Precautions and Tips
Precaution and Tips
Following are a list of precautions and tips regarding the handling of specific living science materials:
Safety Handling Techniques for Live Animals
- Considering reptiles and amphibians MAY carry salmonella, do not carry the animal(s) in your clothing or place around your neck
- Anyone who wishes to touch the animal(s) must wash their hands with soap and warm water before and after contact or at least use hand sanitizer
- To avoid the animal(s) being frightened, which will more than likely cause an incident, only take the animal(s) out of cage in a calm setting (no screaming, tapping on cages, or allow everyone to pet it at the same time)
- Handle the animal(s) with care, do not make sudden-jerking motions.
- Ensure animal’s body is fully supported when handling
Safety handling techniques for each animal are listed on ordering form. This document must be reviewed prior to handling animal.
Considering that small animals occasionally bite when handled, those produced in the Living Science Materials Center are rabies free. However, possibility of infection and/or allergic reaction should always be considered if someone is bitten. If a bite occurs, the following steps should be taken:
- Contact the School Nurse.
- Wash bite with soap and water.
- Apply antibiotic ointment .
- See that the victim gets a tetanus shot. (Optional)
- Bring the animal, in a cage, to the Living Science Center marked with district name, school name, teacher name, name of person bitten, and date of bite.
- The animal will be observed by the Living Science Center for a period of ten days. The status of the animal will be reported to the teacher at the end of the ten-day period.
Safety in Handling Bacteria
Despite every precaution, supposedly pure cultures of bacteria can become contaminated. The chances that a contaminate is pathogenic cannot be ruled out. In order to protect yourself and the students, follow the procedures listed below when working with bacteria in the classroom.
- Techniques to be used by students during laboratory periods should be demonstrated by the teacher before going into the laboratory. It should be repeatedly stressed that cultures are completely safe if, and only if, they are handled as if they are pathogenic.
- Autoclave all cultures before disposing of bacteria by heating at 15 lbs. pressure for 15 minutes in a pressure cooker.
- The importance of stressing that safety is assured as long as proper techniques are employed cannot be overemphasized. As the public generally believes that all bacteria are pathogenic, a parent is understandably distressed to learn his child is working with bacteria unless reassured of safety.
Tips on Protozoan Cultures
- In general, do not place protozoans in refrigerators or in a location of excess heat or sunshine. Normal room temperatures should be satisfactory. Open all culture jars on arrival and aerate with a clean pipette. Cover loosely with top. Check light colored animals (amoeba) against dark field background, others against white field background.
- Clean cloudy cultures for clear inspection as follows: Using a dissecting microscope, check to see that the majority of animals have settled to the bottom. Pour off top half of water and replace with fresh water. Permit animals to settle again and repeat until clean. Distilled, rain, or spring water may be used.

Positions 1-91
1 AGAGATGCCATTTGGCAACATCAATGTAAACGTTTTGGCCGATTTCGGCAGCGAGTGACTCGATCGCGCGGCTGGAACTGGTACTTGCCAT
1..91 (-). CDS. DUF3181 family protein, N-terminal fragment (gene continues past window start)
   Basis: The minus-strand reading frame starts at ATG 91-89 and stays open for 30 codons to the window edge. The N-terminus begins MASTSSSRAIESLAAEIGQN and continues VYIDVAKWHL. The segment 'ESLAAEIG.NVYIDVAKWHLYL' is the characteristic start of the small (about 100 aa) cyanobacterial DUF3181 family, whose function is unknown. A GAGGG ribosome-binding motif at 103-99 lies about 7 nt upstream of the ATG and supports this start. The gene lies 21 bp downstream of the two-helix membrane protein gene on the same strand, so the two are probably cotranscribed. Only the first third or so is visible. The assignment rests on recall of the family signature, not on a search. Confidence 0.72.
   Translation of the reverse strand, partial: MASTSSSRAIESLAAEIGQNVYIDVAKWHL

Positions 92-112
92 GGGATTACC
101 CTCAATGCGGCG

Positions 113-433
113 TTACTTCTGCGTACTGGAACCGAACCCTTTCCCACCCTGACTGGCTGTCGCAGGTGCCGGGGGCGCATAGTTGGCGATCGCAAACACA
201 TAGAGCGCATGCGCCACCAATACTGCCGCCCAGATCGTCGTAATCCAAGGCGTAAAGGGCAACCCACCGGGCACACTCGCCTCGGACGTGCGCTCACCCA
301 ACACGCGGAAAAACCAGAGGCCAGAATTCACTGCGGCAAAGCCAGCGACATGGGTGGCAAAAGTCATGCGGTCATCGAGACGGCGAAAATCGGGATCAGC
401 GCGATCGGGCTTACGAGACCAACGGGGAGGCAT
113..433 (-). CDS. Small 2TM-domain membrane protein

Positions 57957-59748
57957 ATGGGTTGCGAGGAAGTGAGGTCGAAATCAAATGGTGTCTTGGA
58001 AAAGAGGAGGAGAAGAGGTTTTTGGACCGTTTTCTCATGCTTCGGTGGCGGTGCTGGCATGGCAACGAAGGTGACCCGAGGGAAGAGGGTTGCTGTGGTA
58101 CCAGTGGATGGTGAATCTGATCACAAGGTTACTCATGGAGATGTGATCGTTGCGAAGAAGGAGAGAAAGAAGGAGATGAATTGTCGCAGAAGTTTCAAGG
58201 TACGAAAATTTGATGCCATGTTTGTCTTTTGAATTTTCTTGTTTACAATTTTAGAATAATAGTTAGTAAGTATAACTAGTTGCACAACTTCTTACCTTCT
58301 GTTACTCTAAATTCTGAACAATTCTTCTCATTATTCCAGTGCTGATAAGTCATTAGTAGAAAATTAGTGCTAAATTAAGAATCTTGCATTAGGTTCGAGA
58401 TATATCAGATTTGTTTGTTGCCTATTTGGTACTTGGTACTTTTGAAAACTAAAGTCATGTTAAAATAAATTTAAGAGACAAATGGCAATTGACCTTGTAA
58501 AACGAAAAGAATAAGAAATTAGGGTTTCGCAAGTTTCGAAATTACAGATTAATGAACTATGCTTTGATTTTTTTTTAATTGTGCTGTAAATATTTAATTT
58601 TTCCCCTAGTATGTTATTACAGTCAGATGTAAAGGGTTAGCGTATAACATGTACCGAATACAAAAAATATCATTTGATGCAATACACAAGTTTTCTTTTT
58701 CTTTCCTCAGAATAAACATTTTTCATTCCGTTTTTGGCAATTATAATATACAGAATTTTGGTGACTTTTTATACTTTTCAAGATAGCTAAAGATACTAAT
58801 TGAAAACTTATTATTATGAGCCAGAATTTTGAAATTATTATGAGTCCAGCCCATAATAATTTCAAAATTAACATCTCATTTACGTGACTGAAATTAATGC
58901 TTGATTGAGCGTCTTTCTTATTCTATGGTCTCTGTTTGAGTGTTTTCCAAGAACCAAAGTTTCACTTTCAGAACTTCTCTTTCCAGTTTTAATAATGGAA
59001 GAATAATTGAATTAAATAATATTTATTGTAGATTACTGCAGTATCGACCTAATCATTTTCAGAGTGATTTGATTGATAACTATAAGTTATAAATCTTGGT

- Do not use tap water. The chlorine content will kill the cultures.
Care of Mealworms
Mealworms may be cultured in an open jar, dish pan or other deep container. Cornmeal or bran can be used as the medium, with slices of raw potato or apple for moisture. Wadded up or shredded newspaper may be placed in the container for the worms to crawl on.
Handling Petri Dishes
Prepared petri dishes must be refrigerated to prevent contamination until time for use. Contaminated dishes must be bagged in grocery size paper or plastic bags when being returned to the Living Science Center for disposal. Only these smaller size bags will fit in the autoclave. Oversized bags or loose contaminated dishes will not be picked up by ESC-20 van drivers.
Use of Rooting Hormone
- There should be as little time as possible between making cuttings, treating with rooting hormone and planting.
- Cuttings should be moistened and the excess moisture shaken off before treating with the rooting hormone.
- Dip basal ends of cuttings into rooting hormone.
- Shake off excess hormone by tapping cuttings.
- Plant treated cuttings in soil or perlite, being careful not to rub off rooting hormone.
Tips for Healthy Aquariums
- Overfeeding, overcrowding, and incorrect water temperature contribute to fish death rate by causing disease and shock. An aquarium heater is recommended. Temperature should remain close to 78 degrees for most fish. Goldfish do not require a heater, except in severely cold weather. See LMP-207.
- Algae eaters will starve to death if added to an aquarium too soon. Wait until the aquarium has been established several weeks before adding the algae eater.
- The following guidelines will help maintain a healthy aquarium.
Maximum Recommended Fish per Tank
|5-6 medium-size fish (tetras, goldfish and mollies) or 12 small fish (guppies) and 1 algae eater|
|6 medium-size fish (tetras, goldfish and mollies) or 12 small fish (guppies) and 1 algae eater.|
|10-15 small and medium fish mixture and 1 algae eater|
|20-25 small and medium fish mixture and 2 algae eaters|